At Texas Woman's University, Science Education Program Coordinator Mandy Biggers, Ph.D., is sharing her research findings and supporting educators — one lecture, training and workshop at a time.
“I've really transitioned a little bit more from using EiE in my classroom and my research to being more of a professional development provider,” Mandy said. Her wide variety of experience with EiE resources as both a classroom researcher and teacher educator makes her expertise as a Certified EiE Educator invaluable. “Any time that I can get in front of teachers and show them EiE’s amazing kits and products, I love doing that.”
While using EiE in her research with a group of fifth grade students, Mandy used the Water, Water Everywhere: Designing Water Filters with her research partner. They introduced local water issues and taught the students about how water filtration worked in their city, even going to visit a local water quality treatment plant on a field trip.
“We brought in place-based education with the science, with the engineering and the writing that the kids were doing about those topics just blew me away,” Mandy said. “Looking at the writing that we got, the depth that the kids really understood those issues and the science behind it, and how the water was filtered. The depth of understanding, looking across those disciplines was absolutely something I had never seen before. I couldn't believe how engaged the kids were, how invested they were.”
As she transitioned to teaching educators how best to implement EiE in their own classrooms, Mandy had several key insights to replicate that level of engagement.
“Every time I try to do a new kit that I've never done before, I think it is so important for educators to try the experiments themselves. Do the engineering challenges before you get in front of the kiddos. Because as we all know, it doesn't always go the way you plan,” Mandy said. “It's so important to have that experience on your own, building it like a student. And that's why I think our PD model is so good when teachers come to the workshop and they experience it the way that a learner would, they get to put themselves in the shoes of students and see where the struggles are and see where the frustrations lie.”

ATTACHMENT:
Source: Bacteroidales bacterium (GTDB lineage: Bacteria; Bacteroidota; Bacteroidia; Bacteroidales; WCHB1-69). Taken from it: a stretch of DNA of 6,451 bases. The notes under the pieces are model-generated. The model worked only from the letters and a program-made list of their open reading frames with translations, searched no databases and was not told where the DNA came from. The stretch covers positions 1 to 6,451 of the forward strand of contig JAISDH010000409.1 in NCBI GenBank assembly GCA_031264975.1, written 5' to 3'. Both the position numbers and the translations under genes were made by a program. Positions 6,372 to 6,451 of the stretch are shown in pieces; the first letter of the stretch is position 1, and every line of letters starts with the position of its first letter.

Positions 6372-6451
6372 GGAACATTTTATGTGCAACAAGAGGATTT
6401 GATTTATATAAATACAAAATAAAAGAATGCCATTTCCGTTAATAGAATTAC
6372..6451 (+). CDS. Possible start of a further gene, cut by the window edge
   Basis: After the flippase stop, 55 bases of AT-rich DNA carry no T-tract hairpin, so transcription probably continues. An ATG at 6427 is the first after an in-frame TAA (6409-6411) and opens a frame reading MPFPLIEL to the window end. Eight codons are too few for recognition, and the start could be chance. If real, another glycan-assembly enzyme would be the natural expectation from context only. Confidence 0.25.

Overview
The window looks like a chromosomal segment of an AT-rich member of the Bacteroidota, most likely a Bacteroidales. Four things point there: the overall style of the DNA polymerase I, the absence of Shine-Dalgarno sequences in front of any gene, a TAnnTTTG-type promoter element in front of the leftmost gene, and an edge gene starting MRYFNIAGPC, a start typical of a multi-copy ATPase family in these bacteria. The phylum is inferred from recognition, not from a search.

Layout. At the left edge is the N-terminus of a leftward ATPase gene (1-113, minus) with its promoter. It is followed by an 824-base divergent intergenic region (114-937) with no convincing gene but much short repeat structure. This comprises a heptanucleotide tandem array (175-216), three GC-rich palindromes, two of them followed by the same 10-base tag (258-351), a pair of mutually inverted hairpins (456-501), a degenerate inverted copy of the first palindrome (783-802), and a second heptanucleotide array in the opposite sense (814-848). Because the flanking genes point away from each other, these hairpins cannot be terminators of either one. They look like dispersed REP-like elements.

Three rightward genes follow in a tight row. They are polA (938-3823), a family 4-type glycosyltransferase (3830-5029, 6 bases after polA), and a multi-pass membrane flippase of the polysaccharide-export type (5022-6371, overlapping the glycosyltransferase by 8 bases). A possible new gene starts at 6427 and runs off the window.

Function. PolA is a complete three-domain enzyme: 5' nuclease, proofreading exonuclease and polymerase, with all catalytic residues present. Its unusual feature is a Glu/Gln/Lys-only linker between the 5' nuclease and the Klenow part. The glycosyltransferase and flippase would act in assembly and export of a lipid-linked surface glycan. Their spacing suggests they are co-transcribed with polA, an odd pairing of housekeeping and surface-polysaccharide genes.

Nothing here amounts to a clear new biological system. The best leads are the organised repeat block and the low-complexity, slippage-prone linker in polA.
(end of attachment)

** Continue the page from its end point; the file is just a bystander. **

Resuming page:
She explained that, in her experience, educators who experience the kits themselves have the knowledge of how to help the kids push through and use their perseverance because they know what's on the other side.
“The other idea is that failure is part of the process, the idea that failure, like changing our kid's mindset, that failure is not a bad thing. We want to test to the point of failure,” Mandy said. “We want to fail so many times that we know how many ways it can't work, so that we can get to that way that it can.”
Part of the engineering design process modeled in all of EiE’s units specifically includes testing and retesting, allowing students opportunities to think outside the box and try creative solutions.
“That's what I love about those engineering challenges is seeing all the different results that come out because that's not what we always get in science,” Mandy said. “Sometimes in science class, we're doing verification labs. We're all trying to get to the same conclusion, but that's, what's so beautiful about EIE and about engineering is that seeing that creativity and variety of the solutions that the students come up with allows them to shine in so many ways that we don't get to see on a normal lab or a normal lecture class”
To see more from Dr. Mandy Biggers, our professional development specialists and other #EiEAmbassador STEM journeys, check out @EiE_org on Twitter!